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Professors should have open-note exams during the pandemic.

Cheating is easier than ever thanks to online classes.

Some students have always cheated and continue to do so. Some choose not to cheat because of their moral objections. And now, those who refrained from cheating for fear of being caught have started, feeling more confident in their chances of getting off scot-free. Professors should recognize the reality of this situation and change the way they assess students accordingly.

Professors have made some creative efforts to keep students from cheating online. These efforts range from reading and signing the honor code before test taking to the use of Proctorio, which requires students to show a video of their surroundings prior to a test and then tracks eye movement and keystrokes for the duration of the test.

There are clear issues with these cheating prevention methods. Many students see Proctorio as extreme and an infringement of privacy rights. Additionally, it heightens their stress and anxiety about test taking and distracts them from the task at hand. On the flip side, most other preventative measures are futile.

Many professors have saved themselves from this headache by embracing open-note exams. 

Professor Michael Trocchia started giving open-note assignments to his classes for the first time this semester. Trocchia said that he’s always been of the mind that there’s going to be a certain amount of cheating, and when he teaches a section of 80 students, there’s only so much he can control. 

“I feel like it’s a losing battle to try and prevent them from using their notes,” Trocchia said.

Trocchia said that he hopes open-note assignments will encourage his students to attend their online classes, take better notes and then learn them inside out.

“I thought it was more useful to pour my resources into making the class better and more interesting — giving the students a reason not to cheat because they want to do well,” Trocchia said.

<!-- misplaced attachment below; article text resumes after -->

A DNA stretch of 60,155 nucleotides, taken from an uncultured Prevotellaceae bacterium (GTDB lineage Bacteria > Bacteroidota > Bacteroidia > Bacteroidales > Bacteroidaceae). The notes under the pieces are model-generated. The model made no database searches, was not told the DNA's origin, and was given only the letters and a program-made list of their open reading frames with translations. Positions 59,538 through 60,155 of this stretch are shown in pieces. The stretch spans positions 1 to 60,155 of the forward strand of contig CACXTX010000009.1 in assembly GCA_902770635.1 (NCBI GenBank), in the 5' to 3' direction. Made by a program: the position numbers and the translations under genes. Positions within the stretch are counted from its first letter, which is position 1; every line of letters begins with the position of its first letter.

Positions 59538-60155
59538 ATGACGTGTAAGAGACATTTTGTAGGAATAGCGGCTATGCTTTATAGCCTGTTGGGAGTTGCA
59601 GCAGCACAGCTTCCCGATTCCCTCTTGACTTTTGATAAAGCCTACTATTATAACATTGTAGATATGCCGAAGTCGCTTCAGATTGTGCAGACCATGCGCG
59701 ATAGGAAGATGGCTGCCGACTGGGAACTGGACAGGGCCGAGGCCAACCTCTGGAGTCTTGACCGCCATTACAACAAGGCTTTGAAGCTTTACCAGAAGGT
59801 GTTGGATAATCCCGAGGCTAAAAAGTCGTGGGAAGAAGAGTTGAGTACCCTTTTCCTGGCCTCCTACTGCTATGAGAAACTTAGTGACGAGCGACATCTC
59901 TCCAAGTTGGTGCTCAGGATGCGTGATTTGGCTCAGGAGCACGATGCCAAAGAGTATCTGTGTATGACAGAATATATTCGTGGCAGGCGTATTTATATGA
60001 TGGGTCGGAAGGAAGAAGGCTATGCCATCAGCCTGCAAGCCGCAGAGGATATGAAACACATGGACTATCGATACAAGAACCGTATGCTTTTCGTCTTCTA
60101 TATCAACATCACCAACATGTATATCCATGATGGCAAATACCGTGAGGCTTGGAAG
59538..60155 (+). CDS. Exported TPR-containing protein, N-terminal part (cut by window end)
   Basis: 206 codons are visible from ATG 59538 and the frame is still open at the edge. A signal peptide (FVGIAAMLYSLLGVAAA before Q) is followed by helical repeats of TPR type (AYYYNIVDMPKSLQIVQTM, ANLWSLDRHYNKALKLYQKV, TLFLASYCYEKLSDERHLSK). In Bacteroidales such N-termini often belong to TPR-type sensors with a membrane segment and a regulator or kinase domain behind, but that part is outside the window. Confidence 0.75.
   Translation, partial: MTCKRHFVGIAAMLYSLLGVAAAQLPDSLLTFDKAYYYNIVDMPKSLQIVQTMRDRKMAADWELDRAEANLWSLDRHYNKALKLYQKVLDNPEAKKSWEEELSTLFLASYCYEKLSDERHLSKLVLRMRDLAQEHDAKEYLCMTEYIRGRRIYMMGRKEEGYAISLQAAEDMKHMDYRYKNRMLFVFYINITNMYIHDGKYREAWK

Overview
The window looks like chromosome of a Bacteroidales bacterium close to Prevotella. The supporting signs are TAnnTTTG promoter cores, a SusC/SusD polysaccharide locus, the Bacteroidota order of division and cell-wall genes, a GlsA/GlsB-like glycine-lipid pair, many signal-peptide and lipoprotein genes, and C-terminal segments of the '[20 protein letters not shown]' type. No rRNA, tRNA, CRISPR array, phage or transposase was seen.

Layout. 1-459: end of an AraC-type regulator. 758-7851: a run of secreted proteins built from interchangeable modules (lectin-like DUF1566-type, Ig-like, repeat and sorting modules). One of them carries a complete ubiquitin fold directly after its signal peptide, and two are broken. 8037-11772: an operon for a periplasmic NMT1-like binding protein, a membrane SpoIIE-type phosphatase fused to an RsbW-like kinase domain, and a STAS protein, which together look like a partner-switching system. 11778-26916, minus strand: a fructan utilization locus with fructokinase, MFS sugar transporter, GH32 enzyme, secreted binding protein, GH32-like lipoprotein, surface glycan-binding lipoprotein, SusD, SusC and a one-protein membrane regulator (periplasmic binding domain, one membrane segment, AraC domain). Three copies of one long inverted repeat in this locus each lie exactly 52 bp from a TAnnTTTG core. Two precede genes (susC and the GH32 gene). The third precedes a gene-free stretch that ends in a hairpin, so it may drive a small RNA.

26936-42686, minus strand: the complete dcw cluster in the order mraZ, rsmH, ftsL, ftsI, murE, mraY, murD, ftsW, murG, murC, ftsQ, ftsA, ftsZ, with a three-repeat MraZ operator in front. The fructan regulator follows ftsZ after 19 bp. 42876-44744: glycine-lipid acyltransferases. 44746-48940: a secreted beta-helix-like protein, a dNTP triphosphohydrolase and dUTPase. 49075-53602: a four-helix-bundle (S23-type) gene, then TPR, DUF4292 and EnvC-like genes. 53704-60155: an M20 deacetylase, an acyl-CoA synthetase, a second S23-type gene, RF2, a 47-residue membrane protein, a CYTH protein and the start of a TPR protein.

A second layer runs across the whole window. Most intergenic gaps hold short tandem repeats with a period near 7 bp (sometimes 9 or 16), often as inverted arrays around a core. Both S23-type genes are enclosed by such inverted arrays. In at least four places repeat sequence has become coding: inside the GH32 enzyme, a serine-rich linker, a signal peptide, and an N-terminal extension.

As an additional measure, Trocchia sets time limits on his assessments so that students must be familiar with their material in order to finish on time — if they were dependent on their notes and referenced them for every question, they wouldn’t finish an exam on time. 

With the serious risk of an honor code violation “virtually” off the table given the ease of online cheating, students who cheat online face very little risk of punishment. Not allowing the class to use resources like notes during exams will only make the exams harder for those who choose not to cheat, while those who do choose to cheat will have a very small chance of being found out and will be rewarded with better grades for their dishonesty and lesser efforts.

Now that students have returned to campus, some professors are offering a choice between in-person and online classes. In-person instruction yields many benefits: students are able to connect with their professors and classmates, the environment’s more active and engaging, and there’s no risk of suddenly being booted out of class due to a network failure. Still, given this choice, many students will opt for the online classes over in person so that they can cheat more easily.

To encourage students to participate in person, professors should ensure that those who attend classes online don't have an unfair advantage over their in-person counterparts. This can be accomplished by making all assignments open note and allowing for more collaboration amongst peers.

It’s a common argument against any student’s plea for something that they feel would benefit them — such as an extension for an assignment or a curve on an exam — that such a benefit would never fly in the “real world.” In this case, the changes which I urge professors to make would actually be a closer reflection of the type of work students will receive in the quote-unquote “real world.”

Realistically, every graduate who goes into the workforce will have at least one computer at their disposal at all times. Therefore, it doesn’t make sense to ask students to memorize equations they could find in seconds after a few taps on their phones. Furthermore, students could be expected to learn and do more if they weren’t made to memorize so many things, which will be forgotten as soon as their semester ends.

With COVID-19 pushing classes online comes the need for professors to evaluate the new reality and adjust their assignments accordingly. Students should be tasked with assignments that require them to do more than memorize terms or equations because assignments of this nature can and will be cheated on in an online forum. Beyond the issue of cheating, these assignments are a disservice to students since they encourage them to cram to remember pieces of information rather than teaching students how to apply information in more meaningful ways.

At a time when cheating has never been easier, it falls on the professors to change the way they assess students. Students will cheat if they can, so level the playing field with open notes and challenge students with application problems over those which rely only on memorization. 

Alex Davis is a freshman business management major. Contact Alex at davis8aj@dukes.jmu.edu.